Nifty futures Why Trading Nifty Makes Sense

Marketopedia / Trading in Futures/ Derivatives / Nifty futures Why Trading Nifty Makes Sense

The Nifty Index comprises of 50 stocks representing a variety of the country’s economic sectors. This allows it to effectively mirror overall economic activity in India, meaning that when the economy is doing well Nifty will rise and when it is performing poorly its value will drop. This makes trading Nifty Futures far more sensible than single stock futures, due to various factors:

  1. Making a directional call on a single stock can be risky. To illustrate, if I were to purchase Infosys Limited in anticipation of positive quarterly results, and the outcome was disappointing then my P&L would take a hit. 

On the other hand, trading Nifty futures offers an advantage due to its diversified portfolio of 50 stocks. This reduces “unsystematic risk” since movement of the Index does not depend completely on one stock, even though heavyweights may influence it occasionally. We will get into the details of hedging later which explains these terms more thoroughly.

  1.           The movement in Nifty is a response to the collective action of the top 50 companies in India (by market capitalization). This means that it is virtually impossible to manipulate the index. On the other hand, individual stocks are a different matter – we can think of cases like Satyam, DHCL, and Bhushan Steel, for example.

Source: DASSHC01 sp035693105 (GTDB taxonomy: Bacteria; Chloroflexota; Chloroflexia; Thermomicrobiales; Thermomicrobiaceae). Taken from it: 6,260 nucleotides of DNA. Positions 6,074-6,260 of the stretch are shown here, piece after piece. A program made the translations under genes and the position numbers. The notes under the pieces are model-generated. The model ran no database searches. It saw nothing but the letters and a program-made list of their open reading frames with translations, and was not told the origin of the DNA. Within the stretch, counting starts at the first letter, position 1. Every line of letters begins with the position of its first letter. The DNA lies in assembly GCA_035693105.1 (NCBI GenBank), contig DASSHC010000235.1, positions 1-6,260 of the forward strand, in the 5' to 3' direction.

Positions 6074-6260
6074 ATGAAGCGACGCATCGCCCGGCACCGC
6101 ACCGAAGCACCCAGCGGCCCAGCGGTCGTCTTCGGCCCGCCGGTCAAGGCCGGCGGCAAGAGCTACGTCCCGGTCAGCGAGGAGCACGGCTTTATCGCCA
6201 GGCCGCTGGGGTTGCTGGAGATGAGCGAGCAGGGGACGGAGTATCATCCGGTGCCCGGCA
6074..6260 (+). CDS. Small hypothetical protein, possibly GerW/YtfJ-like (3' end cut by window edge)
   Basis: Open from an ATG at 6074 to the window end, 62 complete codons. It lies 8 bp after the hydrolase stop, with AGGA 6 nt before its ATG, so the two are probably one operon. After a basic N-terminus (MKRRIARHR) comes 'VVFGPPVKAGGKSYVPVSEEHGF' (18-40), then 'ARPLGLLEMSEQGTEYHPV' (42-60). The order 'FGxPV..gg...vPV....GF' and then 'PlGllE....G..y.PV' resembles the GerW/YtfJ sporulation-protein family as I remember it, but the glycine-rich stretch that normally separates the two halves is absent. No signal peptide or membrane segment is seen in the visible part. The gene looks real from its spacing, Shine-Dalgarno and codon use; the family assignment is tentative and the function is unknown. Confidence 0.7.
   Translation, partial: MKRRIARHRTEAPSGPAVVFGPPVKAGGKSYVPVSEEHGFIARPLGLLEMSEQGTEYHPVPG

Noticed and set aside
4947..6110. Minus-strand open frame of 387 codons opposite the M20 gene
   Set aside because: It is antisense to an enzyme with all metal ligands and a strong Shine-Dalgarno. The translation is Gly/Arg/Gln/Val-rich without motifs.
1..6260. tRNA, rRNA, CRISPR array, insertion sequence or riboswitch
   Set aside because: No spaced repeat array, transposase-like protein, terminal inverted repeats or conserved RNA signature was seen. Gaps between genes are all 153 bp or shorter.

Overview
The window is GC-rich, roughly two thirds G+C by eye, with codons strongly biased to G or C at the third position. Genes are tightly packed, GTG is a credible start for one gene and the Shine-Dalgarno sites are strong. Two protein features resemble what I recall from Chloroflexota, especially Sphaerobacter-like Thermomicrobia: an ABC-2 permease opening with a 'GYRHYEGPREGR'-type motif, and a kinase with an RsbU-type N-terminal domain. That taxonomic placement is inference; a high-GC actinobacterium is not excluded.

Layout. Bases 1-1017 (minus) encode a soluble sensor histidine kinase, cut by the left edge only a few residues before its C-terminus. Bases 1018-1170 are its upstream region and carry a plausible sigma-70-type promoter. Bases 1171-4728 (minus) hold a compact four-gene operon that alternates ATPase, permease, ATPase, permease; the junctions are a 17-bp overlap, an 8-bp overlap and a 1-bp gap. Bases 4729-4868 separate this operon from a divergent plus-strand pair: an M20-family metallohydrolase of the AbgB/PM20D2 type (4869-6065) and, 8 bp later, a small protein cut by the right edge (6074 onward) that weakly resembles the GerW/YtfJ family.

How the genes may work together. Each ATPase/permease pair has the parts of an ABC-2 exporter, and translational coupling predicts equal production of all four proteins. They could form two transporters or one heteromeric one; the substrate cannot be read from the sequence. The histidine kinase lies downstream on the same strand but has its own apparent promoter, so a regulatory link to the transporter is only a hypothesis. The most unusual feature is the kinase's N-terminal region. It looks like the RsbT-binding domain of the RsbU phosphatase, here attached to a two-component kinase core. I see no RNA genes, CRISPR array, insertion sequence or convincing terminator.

2.           Earlier, we delved into the topic of liquidity. The Nifty is so highly liquid that you can transact any quantity without worrying about losing money on impact costs. Furthermore, there is an ample amount of liquidity to facilitate trading any number of contracts.
  3.           Nifty futures are much more attractive due to their lower margin requirements. In comparison, margins for Nifty range between 12-15%, whereas those of individual stock futures can be as high as 45-60%.
  4.           When trading the Nifty futures, it’s much simpler to take a broad-based economic call rather than focus on individual firm trends. This has been my experience.
  5.           Technical Analysis is most effective when applied to instruments that are liquid. It’s difficult to manipulate liquid stocks, so their movement usually depends on the market’s supply and demand dynamics, something that Technical Analysis predominantly relies on.

7.            Nifty futures are far more stable compared to individual stock futures. To provide an example, the Nifty futures has an average annual volatility of about 16-17%, whereas an individual stock such as Infosys can usually have a volatility of 30% or above.


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